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September 4, 1989
"Unions Must Redefine Themselves to Prosper in U.S."
San Jose Mercury News
By Timothy Taylor
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CAN you name the current head of the AFL-CIO, the umbrella organization for four-fifths of the unionized workers in the country? When was the last time you remember seeing him quoted in the paper?

Well, his name is Lane Kirkland. According to the computerized Mercury News library, his name hasn't been mentioned anyplace in the paper during June, July or August. He was quoted in a total of four stories through the first eight months of 1989. And one of those stories was his defense of an AFL-CIO reception where female hostesses wore body tights and mesh tops, which is not exactly the sort of publicity one hopes for.

When unions do turn up in news stories, it seems the news is always bad for them. On July 27, for example, a group of American workers at a Nissan plant in Tennessee voted against joining the United Auto Workers by more than a two-to-one margin.

All the negative stories add up to a big trend. As the chart shows, the union share of the workforce has been declining since the 1950s, and is now back to Depression-era levels. The decline would be even sharper except for the rapid growth in public sector unions, like teachers, state and local employees, policemen, firefighters, and so on. One-third of all union members are now public employees.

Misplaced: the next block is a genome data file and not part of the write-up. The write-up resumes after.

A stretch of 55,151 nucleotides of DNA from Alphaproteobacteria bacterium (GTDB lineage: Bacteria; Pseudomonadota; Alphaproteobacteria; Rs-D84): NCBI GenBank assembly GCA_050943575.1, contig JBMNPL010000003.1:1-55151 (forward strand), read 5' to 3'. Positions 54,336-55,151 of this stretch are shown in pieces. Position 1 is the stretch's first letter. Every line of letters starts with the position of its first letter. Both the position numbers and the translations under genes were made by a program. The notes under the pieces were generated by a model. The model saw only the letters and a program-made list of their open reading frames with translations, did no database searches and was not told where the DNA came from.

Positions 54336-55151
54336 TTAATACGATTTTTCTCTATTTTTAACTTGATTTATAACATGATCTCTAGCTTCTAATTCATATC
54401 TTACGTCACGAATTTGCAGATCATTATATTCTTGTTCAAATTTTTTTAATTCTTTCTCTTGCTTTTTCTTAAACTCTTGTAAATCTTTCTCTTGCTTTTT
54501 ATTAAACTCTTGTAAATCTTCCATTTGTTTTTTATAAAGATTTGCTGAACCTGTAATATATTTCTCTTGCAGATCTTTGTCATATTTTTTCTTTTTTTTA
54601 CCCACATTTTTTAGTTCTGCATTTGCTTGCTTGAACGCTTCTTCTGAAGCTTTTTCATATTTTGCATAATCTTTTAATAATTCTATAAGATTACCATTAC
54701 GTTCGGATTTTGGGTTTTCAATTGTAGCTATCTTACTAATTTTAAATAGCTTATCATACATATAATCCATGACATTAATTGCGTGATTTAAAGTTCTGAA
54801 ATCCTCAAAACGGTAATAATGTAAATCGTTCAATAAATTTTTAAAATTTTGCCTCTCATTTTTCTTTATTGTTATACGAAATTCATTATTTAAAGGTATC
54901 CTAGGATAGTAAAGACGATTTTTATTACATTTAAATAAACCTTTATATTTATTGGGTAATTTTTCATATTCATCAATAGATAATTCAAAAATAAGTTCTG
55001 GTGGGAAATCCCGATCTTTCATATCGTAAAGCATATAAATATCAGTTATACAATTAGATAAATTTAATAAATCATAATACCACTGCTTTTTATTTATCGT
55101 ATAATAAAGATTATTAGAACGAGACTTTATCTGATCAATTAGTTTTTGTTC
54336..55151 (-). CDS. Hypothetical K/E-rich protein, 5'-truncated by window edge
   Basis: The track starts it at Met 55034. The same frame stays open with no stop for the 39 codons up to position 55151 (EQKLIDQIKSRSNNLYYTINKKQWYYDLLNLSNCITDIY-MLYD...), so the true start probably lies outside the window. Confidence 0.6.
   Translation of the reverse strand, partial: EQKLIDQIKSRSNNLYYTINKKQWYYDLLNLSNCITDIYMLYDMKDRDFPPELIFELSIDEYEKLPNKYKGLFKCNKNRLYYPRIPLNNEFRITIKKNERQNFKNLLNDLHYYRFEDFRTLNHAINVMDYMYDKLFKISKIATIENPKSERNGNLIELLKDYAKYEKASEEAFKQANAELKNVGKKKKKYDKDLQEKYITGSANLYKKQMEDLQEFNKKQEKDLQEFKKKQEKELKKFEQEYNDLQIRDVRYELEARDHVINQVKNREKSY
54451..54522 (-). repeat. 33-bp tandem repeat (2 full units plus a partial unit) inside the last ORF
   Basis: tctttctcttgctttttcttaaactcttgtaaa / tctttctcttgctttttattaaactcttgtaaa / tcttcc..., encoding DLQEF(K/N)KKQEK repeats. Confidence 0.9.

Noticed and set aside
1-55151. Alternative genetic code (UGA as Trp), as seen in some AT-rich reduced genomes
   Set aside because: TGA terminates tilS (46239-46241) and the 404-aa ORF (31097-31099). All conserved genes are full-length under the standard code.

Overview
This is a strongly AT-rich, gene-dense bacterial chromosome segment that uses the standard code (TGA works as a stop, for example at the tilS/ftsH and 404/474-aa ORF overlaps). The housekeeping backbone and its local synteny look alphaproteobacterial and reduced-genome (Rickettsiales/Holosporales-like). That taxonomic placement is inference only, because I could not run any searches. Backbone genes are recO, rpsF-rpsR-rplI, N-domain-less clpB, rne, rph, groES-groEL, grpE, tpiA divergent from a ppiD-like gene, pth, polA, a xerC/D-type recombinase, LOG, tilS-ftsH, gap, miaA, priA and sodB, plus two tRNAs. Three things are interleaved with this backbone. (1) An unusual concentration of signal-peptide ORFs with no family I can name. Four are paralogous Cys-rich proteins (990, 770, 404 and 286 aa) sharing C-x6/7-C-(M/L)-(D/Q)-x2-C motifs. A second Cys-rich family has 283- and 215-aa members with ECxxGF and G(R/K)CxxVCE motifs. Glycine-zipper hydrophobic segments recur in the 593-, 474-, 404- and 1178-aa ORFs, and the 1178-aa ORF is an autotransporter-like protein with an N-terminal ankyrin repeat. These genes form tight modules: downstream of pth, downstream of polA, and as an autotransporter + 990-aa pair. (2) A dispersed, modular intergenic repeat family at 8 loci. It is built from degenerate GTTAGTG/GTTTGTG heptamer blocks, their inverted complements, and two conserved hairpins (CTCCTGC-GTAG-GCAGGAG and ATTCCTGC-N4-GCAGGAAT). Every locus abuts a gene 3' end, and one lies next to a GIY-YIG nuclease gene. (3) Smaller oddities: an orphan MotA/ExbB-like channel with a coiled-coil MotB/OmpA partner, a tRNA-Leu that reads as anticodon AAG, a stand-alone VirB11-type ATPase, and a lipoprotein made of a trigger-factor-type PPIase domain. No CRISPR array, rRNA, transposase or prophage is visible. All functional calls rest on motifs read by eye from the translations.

Any number of plausible reasons have been advanced for the decline of unions. A few examples: The labor market has shifted away from men and manufacturing jobs -- the traditional strengths of unions -- and toward women and service jobs. As jobs have become more knowledge-intensive, many workers have become less replaceable, with less need for unions. The increasingly global economy has provided more non-union competition for jobs.